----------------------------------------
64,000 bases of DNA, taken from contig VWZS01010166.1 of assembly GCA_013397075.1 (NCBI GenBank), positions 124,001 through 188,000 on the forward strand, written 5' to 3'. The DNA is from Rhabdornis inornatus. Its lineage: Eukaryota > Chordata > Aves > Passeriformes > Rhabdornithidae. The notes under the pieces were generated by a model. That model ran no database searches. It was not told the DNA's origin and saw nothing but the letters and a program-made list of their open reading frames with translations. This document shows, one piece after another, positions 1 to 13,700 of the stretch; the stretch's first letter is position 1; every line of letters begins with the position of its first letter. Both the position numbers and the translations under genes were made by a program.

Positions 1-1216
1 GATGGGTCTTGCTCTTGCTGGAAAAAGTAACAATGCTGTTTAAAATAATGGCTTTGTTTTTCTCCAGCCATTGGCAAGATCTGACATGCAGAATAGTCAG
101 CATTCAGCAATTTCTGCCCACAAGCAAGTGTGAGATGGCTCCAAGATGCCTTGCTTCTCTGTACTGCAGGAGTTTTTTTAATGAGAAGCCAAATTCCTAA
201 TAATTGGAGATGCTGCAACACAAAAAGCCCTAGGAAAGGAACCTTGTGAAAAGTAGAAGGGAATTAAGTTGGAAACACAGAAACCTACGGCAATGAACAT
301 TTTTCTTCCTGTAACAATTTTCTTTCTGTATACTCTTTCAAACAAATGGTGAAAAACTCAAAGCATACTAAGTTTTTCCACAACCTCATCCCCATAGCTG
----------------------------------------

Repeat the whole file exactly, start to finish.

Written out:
64,000 bases of DNA, taken from contig VWZS01010166.1 of assembly GCA_013397075.1 (NCBI GenBank), positions 124,001 through 188,000 on the forward strand, written 5' to 3'. The DNA is from Rhabdornis inornatus. Its lineage: Eukaryota > Chordata > Aves > Passeriformes > Rhabdornithidae. The notes under the pieces were generated by a model. That model ran no database searches. It was not told the DNA's origin and saw nothing but the letters and a program-made list of their open reading frames with translations. This document shows, one piece after another, positions 1 to 13,700 of the stretch; the stretch's first letter is position 1; every line of letters begins with the position of its first letter. Both the position numbers and the translations under genes were made by a program.

Positions 1-1216
1 GATGGGTCTTGCTCTTGCTGGAAAAAGTAACAATGCTGTTTAAAATAATGGCTTTGTTTTTCTCCAGCCATTGGCAAGATCTGACATGCAGAATAGTCAG
101 CATTCAGCAATTTCTGCCCACAAGCAAGTGTGAGATGGCTCCAAGATGCCTTGCTTCTCTGTACTGCAGGAGTTTTTTTAATGAGAAGCCAAATTCCTAA
201 TAATTGGAGATGCTGCAACACAAAAAGCCCTAGGAAAGGAACCTTGTGAAAAGTAGAAGGGAATTAAGTTGGAAACACAGAAACCTACGGCAATGAACAT
301 TTTTCTTCCTGTAACAATTTTCTTTCTGTATACTCTTTCAAACAAATGGTGAAAAACTCAAAGCATACTAAGTTTTTCCACAACCTCATCCCCATAGCTG